Dalai Lama Successor…

Could  Be a Woman?

By Rashida Wallace

The dinner menu from a political fundraiser in Sydney, Australia recently went viral after many discovered the name of one of the entrées was the “Julia Gillard Kentucky Fried Quail: small breasts, huge thighs, and a big red box.”

Dalai Lama

It seems that this menu item was referring to Australian leader and Prime Minister Julia Gillard. This “joke” sparked a huge debate about the existence of sexism in Australia and, more precisely, Australian politics. Many had their own opinion about this issue including monk and spiritual leader Tenzin Gyatso, also known as the Dalia Lama, who actually took the women’s side in the debate.

Australian Prime Minister Julia Gillard

As with many prominent leadership positions, a woman has never been considered to become a Dalai Lama – the spiritual leader of Tibetan Buddhism. The current (14th) Dalai Lama, 78 year old Tenzin Gyatso, has made statements that lead some to believe that he would actually welcome the notion of  his successor being a woman.

According to Gyatso, “The world is in the midst of a moral crisis of inequality and requires compassionate leaders—particularly female leaders.” At an Australian press conference, he went on to say, “Women are better equipped to lead the modern world.”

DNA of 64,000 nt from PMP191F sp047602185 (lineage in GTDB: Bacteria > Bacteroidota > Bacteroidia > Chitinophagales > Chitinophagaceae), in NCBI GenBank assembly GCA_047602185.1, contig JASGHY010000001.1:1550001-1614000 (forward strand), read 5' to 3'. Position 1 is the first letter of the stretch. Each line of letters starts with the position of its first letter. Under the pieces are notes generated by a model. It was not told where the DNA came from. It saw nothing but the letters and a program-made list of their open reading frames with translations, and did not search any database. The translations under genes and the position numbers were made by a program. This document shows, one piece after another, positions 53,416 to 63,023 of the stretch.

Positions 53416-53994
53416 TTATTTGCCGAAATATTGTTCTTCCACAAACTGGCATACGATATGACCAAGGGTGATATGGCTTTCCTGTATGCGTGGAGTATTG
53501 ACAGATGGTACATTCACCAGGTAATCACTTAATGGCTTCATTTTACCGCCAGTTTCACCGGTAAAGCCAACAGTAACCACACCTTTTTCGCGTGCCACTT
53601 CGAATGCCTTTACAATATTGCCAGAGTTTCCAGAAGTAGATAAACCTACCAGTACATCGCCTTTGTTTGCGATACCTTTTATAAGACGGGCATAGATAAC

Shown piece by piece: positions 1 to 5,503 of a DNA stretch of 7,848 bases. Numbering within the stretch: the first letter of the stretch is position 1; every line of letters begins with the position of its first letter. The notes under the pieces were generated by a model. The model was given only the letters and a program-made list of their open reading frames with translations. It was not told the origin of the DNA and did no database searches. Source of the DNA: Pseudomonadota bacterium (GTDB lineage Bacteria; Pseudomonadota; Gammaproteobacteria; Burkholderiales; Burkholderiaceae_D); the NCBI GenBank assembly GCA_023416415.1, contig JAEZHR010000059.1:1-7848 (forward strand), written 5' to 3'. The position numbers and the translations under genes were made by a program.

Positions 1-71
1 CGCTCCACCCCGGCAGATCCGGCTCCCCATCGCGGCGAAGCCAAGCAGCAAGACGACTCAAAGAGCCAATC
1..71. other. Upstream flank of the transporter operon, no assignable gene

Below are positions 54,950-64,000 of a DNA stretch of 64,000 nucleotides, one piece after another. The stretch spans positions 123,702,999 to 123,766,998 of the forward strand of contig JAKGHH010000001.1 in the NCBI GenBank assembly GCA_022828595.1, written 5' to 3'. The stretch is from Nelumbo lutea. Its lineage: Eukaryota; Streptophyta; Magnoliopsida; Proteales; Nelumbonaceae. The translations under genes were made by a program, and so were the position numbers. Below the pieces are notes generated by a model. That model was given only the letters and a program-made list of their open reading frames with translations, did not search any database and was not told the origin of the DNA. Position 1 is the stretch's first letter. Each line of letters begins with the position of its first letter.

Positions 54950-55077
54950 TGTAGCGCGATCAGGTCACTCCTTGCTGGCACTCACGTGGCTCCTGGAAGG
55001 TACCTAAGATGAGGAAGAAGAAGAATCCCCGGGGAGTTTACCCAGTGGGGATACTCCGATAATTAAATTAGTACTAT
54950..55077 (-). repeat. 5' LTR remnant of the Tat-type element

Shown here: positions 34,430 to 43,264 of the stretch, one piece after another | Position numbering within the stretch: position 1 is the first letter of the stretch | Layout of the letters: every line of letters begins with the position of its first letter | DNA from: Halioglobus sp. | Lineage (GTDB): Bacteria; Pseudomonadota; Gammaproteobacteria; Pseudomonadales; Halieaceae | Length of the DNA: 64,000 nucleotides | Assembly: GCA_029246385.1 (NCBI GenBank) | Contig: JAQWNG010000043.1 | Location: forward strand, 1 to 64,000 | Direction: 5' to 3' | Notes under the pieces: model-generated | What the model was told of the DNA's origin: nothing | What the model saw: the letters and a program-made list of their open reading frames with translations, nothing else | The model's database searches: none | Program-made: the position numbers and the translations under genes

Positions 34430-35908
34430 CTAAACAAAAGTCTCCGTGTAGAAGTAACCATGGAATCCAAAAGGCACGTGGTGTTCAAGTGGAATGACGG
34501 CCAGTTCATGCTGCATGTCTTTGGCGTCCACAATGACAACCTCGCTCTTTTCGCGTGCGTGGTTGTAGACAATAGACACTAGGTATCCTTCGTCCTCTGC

The idea of a female being his successor is certainly not a new concept.  In 2008, when asked by a college student about a woman someday being the Dalai Lama successor, his answer was an enthusiastic, “It’s possible!”





Gyatso’s statements, while provocative, are less revolutionary than one may think.  While it is true that male candidates have held the position of Dalai Lama for centuries, modern Buddhist women are beginning to play a more prominent role in the faith as their numbers are growing among the ranks of  high lamas and teachers. Gyatso also stated, “If the circumstances are such that a female Dalai Lama is more useful then, automatically, a female Dalai Lama will come.”

 As he concluded his reasoning as to why a woman may be an appropriate successor to him, he related personal illustrations from his own family history, stating, “On a few occasions I got some beatings…my mother was so wonderfully compassionate.”

Dalai Lama Teaching Room/Evan Osherow

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